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Digital Assistants: The Tech We Love to Hate
Amazon, Apple , Artificial Intelligence , Google

Alexa – you can’t live with her, you can’t live without her. Digital assistants are some of the most widely used and convenient technologies, but also some of the most frustrating tech we use. We can confirm that Alexa is “everywhere” at CES, now being integrated into third-party hardware. And Siri, undoubtedly, is the most present digital assistant without an official CES presence. Google Assistant, the technology driving Google Home, has also expanded its reach with several new integrations announced at CES.

We’ve seen how hard it is to use CES as a gauge for the new technologies we’ll be using in five years, or even next year, so we collected responses from 355 consumers across the US about what technologies they find most frustrating today. Unprompted (in an open-ended response), here’s what they had to say:

Slow and glitchy devices (mainly phones), spotty internet connections, and the well-loathed automated phone systems lead the way. It’s not surprising that our phones frustrate us the most, given how much we use them. However, we were surprised to see that digital assistants (Siri, Alexa and Google Home) were the fourth most frustrating technology for consumers. More than twice as many people find Digital Assistants more frustrating than credit card chips and printers!

Maybe we shouldn’t be surprised. Digital assistance is a field that benefits proportionally more early in the AI learning curve, because the products learn from consumer use. Google and Amazon are more comfortable releasing early tech and even Apple chose to release Siri before she was perfect. The space is too interesting to sit out, and the early part of the learning curve is perhaps the most important time for AIs to start learning. But it is clear that the technology is not yet where it needs to be for the average tech consumer that expects products to just work. We love what we’re seeing in the natural language processing space and the advancements Apple, Amazon and Google are each making, but there’s clearly an opportunity for these systems to improve before people fire their assistants.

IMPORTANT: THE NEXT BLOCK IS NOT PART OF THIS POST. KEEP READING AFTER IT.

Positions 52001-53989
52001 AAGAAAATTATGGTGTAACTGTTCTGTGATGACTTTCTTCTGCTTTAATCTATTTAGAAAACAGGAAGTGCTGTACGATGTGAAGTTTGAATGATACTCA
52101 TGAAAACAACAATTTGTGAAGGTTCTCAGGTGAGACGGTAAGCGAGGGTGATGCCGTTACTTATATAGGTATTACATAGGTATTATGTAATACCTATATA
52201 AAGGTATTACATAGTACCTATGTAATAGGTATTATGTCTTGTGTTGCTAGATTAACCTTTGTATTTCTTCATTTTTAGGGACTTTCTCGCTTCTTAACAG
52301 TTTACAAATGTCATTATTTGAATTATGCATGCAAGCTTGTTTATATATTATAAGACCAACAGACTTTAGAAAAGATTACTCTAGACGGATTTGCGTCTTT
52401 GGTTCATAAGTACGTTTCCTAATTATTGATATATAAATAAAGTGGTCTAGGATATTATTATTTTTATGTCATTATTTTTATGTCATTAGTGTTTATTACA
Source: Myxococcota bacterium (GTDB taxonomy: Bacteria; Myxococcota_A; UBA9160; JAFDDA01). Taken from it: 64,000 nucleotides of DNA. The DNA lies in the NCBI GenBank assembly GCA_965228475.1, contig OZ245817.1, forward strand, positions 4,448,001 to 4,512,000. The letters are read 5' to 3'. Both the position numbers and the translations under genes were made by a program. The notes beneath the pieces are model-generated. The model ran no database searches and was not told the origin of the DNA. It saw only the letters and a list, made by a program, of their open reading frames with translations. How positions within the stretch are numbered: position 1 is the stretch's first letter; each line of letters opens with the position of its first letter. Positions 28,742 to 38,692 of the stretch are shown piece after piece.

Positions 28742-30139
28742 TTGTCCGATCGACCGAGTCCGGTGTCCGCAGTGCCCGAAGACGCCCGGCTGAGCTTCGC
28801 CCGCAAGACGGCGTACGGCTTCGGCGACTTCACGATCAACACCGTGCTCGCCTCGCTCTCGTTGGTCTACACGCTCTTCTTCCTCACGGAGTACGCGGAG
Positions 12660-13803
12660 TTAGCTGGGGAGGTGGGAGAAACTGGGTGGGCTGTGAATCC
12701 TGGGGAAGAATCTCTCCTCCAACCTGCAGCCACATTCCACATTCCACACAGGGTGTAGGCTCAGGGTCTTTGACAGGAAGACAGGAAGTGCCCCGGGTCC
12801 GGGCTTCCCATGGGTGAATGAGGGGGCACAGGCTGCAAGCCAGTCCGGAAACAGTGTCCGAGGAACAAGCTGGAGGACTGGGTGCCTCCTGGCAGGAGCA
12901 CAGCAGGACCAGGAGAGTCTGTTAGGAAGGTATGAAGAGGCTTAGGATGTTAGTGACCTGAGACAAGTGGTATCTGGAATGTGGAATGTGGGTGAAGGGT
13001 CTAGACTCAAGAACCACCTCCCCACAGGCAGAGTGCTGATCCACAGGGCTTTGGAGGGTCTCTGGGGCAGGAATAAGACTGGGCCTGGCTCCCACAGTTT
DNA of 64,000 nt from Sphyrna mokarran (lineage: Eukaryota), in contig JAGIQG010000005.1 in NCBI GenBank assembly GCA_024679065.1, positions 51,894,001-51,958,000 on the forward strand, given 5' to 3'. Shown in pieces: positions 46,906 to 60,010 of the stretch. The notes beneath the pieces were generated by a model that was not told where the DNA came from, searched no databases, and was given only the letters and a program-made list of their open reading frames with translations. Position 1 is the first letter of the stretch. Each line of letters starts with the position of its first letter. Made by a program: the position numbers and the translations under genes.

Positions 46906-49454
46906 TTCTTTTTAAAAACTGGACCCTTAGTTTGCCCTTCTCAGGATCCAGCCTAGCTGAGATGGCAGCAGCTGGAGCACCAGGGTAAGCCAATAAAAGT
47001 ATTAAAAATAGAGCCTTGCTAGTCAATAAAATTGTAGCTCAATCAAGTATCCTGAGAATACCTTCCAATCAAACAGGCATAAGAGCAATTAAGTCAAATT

Disclaimer: We actively write about the themes in which we invest: virtual reality, augmented reality, artificial intelligence, and robotics. From time to time, we will write about companies that are in our portfolio.  Content on this site including opinions on specific themes in technology, market estimates, and estimates and commentary regarding publicly traded or private companies is not intended for use in making investment decisions. We hold no obligation to update any of our projections. We express no warranties about any estimates or opinions we make.  

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